NEW STUDENTS

CANADA: Joseph French ’13 Madeleine Genereux ’15 Louis-Philippe Page ’15 Zahra Rawji ’15 Taylor Morash ’16

NORWAY: Anne Rodahl ’14

VIRGIN ISLANDS: Destine James ’16

MEXICO: Nicolas Williamson ’15

NEW HAMPSHIRE: Christian Wolter ’13 Ryan Wolter ’15 Karle Erf ’16 Andrew Hadley ’16 MICHIGAN: Ahmed Iftikhar ’13

RHODE ISLAND: Justin Finan ’13 Wills McMahon ’14

NEW JERSEY: Gregory Froelich ’13 Thomas Thurston ’13 Charles Brahaney ’15 Margaret Chappell ’15 Kevin Doyle ’15 Liam Morris ’15 Ahoefa Abita ’16 Alexandra Roberts ’16 Elizabeth Stankovits ’16 Brianna Thorbourne ’16 MARYLAND: David Lackner ’14 Brooke Horowitch ’16 VIRGINIA: James Reichert ’16 NORTH CAROLINA: David Hamilton ’16 William Hamilton ’16 Rufus Shamberger ’16

FLORIDA: Serena Ainslie ’16 Alexander Cohlan ’16

BULGARIA: Georgi Dumanov ’14 GERMANY: Beatrix Madersbacher Eide ’14

EGYPT: Sam Khalifa ’14

KENYA: David Mwakima ’13

THAILAND: Chaowat Kajornrattana ’13 Napat Sertthin ’15

BOTSWANA: Katlo Gasewagae ’13 COLUMBIA: Maria Andrea Piedrahita di Terlizzi ’15 Lorenzo Munoz ’16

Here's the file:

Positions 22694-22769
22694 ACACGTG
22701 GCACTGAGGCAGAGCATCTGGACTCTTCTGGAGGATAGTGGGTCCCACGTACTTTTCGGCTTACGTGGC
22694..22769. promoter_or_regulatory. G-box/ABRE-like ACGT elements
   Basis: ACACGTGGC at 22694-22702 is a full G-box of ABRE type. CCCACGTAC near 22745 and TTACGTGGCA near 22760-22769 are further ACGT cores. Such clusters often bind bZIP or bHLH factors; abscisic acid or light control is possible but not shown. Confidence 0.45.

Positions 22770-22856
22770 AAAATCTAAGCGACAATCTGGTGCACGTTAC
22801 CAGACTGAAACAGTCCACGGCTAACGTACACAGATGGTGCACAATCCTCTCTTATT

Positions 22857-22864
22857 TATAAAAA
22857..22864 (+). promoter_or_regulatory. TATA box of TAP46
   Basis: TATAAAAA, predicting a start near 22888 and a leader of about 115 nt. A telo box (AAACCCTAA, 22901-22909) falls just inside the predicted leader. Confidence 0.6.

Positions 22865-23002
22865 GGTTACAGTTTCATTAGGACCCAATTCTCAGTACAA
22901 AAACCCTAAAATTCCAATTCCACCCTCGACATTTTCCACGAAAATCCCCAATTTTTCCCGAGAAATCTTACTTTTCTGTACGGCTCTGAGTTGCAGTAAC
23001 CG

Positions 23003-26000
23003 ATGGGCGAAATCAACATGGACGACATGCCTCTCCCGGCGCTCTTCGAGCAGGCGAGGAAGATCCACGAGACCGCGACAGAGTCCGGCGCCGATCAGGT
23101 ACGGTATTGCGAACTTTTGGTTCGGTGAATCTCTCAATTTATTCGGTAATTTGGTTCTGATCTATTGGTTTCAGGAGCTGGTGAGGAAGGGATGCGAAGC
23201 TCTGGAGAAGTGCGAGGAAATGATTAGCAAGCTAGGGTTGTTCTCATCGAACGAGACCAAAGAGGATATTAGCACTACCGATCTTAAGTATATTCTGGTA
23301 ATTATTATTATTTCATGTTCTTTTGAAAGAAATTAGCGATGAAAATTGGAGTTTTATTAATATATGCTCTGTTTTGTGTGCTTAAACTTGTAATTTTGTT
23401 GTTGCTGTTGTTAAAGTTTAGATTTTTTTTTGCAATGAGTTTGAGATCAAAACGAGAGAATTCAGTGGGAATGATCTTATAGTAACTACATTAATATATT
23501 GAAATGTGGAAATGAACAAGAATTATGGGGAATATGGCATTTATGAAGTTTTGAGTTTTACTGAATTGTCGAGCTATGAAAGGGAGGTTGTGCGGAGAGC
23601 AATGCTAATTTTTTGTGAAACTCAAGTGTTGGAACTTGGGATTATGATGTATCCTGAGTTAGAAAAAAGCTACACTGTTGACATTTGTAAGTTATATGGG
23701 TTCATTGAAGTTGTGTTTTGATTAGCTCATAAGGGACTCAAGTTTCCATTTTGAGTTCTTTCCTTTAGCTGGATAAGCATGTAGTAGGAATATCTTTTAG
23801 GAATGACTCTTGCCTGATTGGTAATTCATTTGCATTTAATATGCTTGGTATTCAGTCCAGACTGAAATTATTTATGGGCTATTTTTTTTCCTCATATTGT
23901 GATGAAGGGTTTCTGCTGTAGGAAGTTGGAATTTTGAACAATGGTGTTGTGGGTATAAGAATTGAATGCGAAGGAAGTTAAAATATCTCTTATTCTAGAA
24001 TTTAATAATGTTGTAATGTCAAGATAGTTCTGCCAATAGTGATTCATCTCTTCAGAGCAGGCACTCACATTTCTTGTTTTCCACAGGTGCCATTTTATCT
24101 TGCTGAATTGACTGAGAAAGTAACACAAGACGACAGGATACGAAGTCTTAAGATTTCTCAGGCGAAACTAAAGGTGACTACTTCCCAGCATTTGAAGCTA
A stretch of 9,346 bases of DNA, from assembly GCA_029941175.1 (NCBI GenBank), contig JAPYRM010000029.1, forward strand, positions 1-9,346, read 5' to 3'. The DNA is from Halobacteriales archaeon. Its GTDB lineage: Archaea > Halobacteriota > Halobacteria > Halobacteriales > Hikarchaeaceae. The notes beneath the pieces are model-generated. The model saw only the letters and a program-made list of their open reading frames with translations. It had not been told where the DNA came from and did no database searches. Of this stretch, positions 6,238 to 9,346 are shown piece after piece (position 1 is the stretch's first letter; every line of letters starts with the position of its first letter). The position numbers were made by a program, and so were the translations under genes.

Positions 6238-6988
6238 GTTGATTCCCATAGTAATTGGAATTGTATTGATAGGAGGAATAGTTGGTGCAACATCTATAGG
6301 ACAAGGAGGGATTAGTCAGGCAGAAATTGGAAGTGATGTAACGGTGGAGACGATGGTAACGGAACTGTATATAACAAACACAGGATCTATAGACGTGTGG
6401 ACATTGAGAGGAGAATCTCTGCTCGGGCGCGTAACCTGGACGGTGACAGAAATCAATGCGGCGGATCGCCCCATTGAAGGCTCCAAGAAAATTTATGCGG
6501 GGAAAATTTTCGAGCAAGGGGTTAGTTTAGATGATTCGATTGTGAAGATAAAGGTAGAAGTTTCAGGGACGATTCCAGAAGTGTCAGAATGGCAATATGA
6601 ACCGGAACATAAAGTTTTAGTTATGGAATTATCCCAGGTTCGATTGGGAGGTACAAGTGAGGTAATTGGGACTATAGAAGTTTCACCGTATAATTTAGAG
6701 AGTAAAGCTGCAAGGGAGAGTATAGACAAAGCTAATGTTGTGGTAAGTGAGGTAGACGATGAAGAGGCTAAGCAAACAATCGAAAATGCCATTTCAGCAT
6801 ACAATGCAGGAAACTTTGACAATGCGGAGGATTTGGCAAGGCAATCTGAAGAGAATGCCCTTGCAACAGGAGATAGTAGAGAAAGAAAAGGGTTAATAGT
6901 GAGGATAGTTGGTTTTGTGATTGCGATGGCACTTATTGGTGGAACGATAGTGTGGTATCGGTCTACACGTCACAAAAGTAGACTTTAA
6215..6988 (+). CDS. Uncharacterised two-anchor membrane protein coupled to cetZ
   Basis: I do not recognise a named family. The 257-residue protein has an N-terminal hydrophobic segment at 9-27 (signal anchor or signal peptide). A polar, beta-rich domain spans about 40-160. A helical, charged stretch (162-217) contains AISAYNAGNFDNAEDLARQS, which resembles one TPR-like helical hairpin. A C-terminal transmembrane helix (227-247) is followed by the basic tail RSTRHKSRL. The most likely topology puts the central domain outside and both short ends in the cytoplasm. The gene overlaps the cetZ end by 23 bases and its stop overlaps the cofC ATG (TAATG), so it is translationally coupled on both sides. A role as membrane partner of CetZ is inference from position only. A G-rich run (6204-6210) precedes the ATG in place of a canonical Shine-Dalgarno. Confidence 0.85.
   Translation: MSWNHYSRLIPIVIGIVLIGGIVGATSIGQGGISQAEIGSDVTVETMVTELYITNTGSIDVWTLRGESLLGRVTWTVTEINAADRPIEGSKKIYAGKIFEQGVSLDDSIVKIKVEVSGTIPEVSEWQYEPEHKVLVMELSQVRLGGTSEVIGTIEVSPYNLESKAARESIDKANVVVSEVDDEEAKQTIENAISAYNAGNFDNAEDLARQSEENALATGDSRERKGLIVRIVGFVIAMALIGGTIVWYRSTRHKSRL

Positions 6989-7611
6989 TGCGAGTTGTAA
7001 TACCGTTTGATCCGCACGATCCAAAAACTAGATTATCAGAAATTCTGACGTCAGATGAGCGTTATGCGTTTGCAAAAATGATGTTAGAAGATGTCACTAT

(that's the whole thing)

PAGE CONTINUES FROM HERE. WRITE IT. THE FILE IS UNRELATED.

NEW YORK: Liam Kennedy ’13 Lucas Walsh ’13 Nicole Jones ’14 Caroline Wagner ’14 Olivia Davis ’15 Jacob Kahler ’15 Matthew Kane ’15 Matthew Morrow ’15 Ju Hyung Park ’15 Tyreak Richardson ’15 Binger Shangguan ’15 Kofi Adu ’16 Nigel Andrews ’16 Ago Asante ’16 Philip Bowers ’16 Dominique Burgess ’16 Charles Carpenter ’16 Tatiana Dash ’16 Margaret Downes ’16 Elliot Gilbert ’16 Ileana Glyptis ’16 Katherine Heaney ’16 Isabel Hutchins ’16 Kaity Jia ’16 John Kilgallon ’16 Steven Lillis ’16 Sophie Michaels ’16 Daniel Pryor ’16 Adriana Sanes ’16 Felix Schliermann ’16 Emma Siefert ’16 Miles Smachlo ’16 Cecilia Swenson ’16 Mikaela Wellner ’16

KOREA: Jason Han ’15 Yuri Lee ’15 Hae June Lee ’16 Julian Lee ’15

UNITED ARAB EMIRATES: Adeolu Faniran ’14

BERMUDA: Christopher Doherty ’16

MAINE: Charles Gerrity ’13

PENNSYLVANIA: Tyler Earley ’13 Alexandra Patrylak ’15

RUSSIAN FEDERATION: Andrew Prosikhin ’13

ITALY: Hugo Marsans ’14

VERMONT: Madison Lyford ’15 Brendan O’Connell ’16

3

BOSNIA AND HERZEGOVINA: Lejla Custo ’14

UNITED KINGDOM: Katherine Palmer ’16

JAMAICA: Keren Alfred ’14

September 4, 2012

RWANDA: Ian Kagame ’15 Brian Kagame ’16

CHINA: Zibo Gao ’15 Chunbin Leng ’15 Haidun Liu ’15 Shaun Wang ’15 Kevin Chen ’16 Darren Ho ’16 Christie Jok ’16 Samantha Kuo ’16 Renbo Tu ’16 Yingni Wang ’16 Mitchell Wong ’16 Justin Xiang ’16

INDONESIA: Yasmine Deswandhy ’16